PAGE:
Ever since its inception, one of the key elements of Star Wars has been the droids. R2-D2 and C-3PO were the original iconic droids of the franchise. When Disney purchased Lucasfilm and began producing new Star Wars movies, more iconic droids joined the franchise. The Force Awakens delivered BB-8. Next, Rogue One debuted K-2SO. Finally, Solo introduced L3-37 to audiences. I previously explored the notion of droid rights and free will while asking whether Threepio deserved to have his memory wiped. The roles of the new droids of the franchise, particularly L3-37, contribute additional context to the discussion.
BB-8– The Beloved Family Pet
Compared to the droids of the original trilogy, BB-8 is most like R2-D2. Some might compare him to the family dog. He is fiercely loyal to Poe and the Resistance. Furthermore, when the First Order arrived on Jakku, Poe entrusted him with the completion of his mission. Later, in The Last Jedi, BB-8 demonstrates his loyalty to the cause and rescues Finn and Rose from execution aboard the Supremacy. When he reunites with Poe on Crait, Poe gives him an affectionate belly rub.
As one can see, BB-8 displays plenty of human-like behavior. However, is the source of this behavior the result of programming or something more? It is hard to say one way or the other. Another notable event occurs when Unkar Plutt attempts to purchase BB-8 from Rey. Even though BB-8 doesn’t belong to her, Rey considers the offer for a second. This reinforces the notion that even the heroes frequently think of the droids as nothing more than property.
K-2SO – The Loyal Soldier
K-2SO is an interesting contrast to Artoo and Threepio. Like Threepio, he has a tendency to say whatever on his mind. Unlike Threepio, he isn’t particularly concerned with protocol. Similar to BB-8, K-2SO is very loyal to his master, Cassian Andor. In fact, K-2SO goes so far as to sacrifice himself for Cassian and Jyn when they are cornered on Scarif.
The issue K-2SO raises is whether droids really have any free will or are slaves to their own programming. In Rogue One, it is noted that K-2SO is a reprogrammed Imperial droid. That story was told in the comic Cassian & K-2SO. While on a mission, Cassian reprogrammed K-2SO. Despite his best efforts, it took Cassian multiple attempts to get that programming to stick. Regardless, it is important to note that this suggest a droid acts only in accordance with its programming, and that programming is subject to change by the hand of another. Although, it is equally important to note that K-2SO’s sacrifice shocked Cassian. Therefore, perhaps droids are capable of acts of free will after all.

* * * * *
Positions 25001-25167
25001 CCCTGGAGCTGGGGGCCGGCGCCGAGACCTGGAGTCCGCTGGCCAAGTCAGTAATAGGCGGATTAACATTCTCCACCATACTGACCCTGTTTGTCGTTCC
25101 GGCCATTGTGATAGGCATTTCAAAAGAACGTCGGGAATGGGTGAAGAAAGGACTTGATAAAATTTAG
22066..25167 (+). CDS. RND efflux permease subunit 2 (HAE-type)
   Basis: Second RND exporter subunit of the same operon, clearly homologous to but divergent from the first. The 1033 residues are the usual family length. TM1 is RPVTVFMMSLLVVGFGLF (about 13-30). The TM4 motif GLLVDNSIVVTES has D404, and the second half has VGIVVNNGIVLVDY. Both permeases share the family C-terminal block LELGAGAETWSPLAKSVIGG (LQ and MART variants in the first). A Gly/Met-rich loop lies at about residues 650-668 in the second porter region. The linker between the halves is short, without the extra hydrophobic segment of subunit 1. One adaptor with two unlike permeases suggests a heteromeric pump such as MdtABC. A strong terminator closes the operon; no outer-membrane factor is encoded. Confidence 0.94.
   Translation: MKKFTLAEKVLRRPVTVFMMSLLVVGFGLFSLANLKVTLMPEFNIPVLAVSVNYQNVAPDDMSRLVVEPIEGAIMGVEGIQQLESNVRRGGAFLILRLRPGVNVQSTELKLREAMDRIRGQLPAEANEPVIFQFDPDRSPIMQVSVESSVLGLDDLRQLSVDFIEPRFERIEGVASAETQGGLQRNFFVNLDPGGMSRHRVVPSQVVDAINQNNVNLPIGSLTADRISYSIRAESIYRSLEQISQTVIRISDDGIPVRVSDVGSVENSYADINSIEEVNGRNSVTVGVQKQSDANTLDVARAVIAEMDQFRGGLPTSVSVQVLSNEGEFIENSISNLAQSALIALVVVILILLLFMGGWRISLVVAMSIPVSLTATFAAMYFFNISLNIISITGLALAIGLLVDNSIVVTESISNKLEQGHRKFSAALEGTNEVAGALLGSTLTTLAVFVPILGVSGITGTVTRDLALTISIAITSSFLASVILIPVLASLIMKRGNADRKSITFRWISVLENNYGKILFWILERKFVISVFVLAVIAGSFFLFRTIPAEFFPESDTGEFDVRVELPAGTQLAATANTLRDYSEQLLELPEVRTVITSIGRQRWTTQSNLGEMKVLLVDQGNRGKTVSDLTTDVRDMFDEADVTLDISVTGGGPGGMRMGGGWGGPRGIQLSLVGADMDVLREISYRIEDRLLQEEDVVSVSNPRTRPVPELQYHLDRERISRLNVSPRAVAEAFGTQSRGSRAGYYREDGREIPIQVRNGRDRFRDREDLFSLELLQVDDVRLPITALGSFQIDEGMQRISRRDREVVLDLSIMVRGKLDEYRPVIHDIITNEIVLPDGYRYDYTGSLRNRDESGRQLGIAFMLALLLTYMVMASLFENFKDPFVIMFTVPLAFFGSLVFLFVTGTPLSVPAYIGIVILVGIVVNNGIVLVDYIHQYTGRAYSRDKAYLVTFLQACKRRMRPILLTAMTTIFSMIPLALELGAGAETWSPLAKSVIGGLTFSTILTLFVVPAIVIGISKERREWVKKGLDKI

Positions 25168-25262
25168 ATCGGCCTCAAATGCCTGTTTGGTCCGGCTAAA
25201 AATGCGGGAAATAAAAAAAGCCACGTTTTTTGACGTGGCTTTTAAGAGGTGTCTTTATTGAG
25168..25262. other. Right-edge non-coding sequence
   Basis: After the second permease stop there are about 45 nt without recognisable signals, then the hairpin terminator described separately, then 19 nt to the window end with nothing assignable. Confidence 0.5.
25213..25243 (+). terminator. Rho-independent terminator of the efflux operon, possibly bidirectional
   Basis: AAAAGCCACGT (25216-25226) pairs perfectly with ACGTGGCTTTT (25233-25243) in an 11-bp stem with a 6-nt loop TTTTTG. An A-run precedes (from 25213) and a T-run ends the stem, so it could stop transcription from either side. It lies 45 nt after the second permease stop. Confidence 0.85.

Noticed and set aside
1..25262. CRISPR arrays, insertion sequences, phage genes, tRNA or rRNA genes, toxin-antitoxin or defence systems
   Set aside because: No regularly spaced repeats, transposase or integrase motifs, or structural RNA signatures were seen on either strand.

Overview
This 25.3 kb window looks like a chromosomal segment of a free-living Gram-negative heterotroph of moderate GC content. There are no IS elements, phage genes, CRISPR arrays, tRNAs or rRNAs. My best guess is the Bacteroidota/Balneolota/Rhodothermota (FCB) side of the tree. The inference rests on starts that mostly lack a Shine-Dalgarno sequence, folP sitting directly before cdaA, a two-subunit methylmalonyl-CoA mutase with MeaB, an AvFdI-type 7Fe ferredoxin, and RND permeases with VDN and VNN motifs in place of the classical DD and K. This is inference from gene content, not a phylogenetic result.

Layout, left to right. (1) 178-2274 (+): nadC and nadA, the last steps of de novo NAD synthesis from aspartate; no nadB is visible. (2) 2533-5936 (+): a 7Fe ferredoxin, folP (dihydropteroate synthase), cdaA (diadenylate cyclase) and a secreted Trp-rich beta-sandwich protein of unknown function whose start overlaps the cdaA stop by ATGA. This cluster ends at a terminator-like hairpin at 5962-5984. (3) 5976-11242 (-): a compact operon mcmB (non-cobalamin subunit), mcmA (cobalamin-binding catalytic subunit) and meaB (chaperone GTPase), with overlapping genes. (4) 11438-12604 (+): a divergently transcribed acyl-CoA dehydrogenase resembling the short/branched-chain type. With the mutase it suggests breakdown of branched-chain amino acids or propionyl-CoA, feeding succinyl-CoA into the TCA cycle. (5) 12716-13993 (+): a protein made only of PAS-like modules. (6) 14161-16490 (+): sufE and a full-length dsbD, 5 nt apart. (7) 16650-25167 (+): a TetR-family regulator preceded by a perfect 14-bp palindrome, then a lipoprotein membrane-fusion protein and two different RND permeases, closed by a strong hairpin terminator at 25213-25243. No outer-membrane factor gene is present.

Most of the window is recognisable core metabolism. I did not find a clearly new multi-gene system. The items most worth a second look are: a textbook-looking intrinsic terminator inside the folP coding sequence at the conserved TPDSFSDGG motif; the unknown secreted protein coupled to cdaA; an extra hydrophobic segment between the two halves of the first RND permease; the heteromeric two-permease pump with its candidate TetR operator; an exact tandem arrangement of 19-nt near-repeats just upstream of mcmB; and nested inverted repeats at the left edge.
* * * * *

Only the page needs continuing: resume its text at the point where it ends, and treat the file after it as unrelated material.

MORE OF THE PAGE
L3-37 – The Self-Made Droid
L3-37 is in a class all her own. For one, she is self-made from astromech and protocol droid parts. How exactly this happened is unexplained, but it is remarkable. She is very loyal to Lando Calrissian, but she is also a champion for droid rights. For instance, at the Lodge located at Fort Ypso on Vandar-1, L3-37 anxiously encourages the droids fighting in Ralakili’s arena to stop and take control of their existence. In addition, she freely complained about unequal rights for droids and other sentient beings in the galaxy. This greatly annoyed Lando.
Her defining moments arrived on Kessel. After freeing a droid from its restraining bolt, she inadvertently started a liberation movement. One droid after another gleefully celebrated its freedom and then actively freed other droids. This may be explained in at least two ways. One, droid programming abhors restraining bolts. Two, droids are something more than their programming and desire freedom from such restrictions on their liberty. There might be other possible explanations.
The fact that the droids openly rebelled against the Pikes that restrained them suggests there is more to them than their programming. Active rebel programming seems dangerous, and especially so after the Clone Wars. If anything, droids should be compliant to their masters. Items such as restraining bolts should be unnecessary.
Concluding Thoughts on Droid Rights and Free Will
Whether droids are simply the function of their programming or something more is an open question. Much of their behavior might be attributable to programming. Obedience, for instance, is likely the result of a programmed routine. Finding certain actions abhorrent is another possible function of programming. Threepio, after all, was incapable of impersonating a deity. It was against his programming.
Still, droids do a great many things and exhibit behaviors that programming has a hard time explaining. A desire for freedom is one such thing. One might argue that freedom seeking behavior is really the result of survival programming. However, a droid doesn’t require freedom to exist and persevere. In fact, freedom seeking behavior likely runs counter to other programming and would likely lead to deactivation and reprogramming.
In Star Wars, droid behavior simply isn’t consistent. The nearly mindless B-1 battle droids of The Phantom Menace were slaves to droid control ships. On the opposite end of the spectrum was L3-37 with her desire for equal rights and freedom for all droids. The new droids of the Star Wars saga have a lot to offer to the discussion of droid free will.
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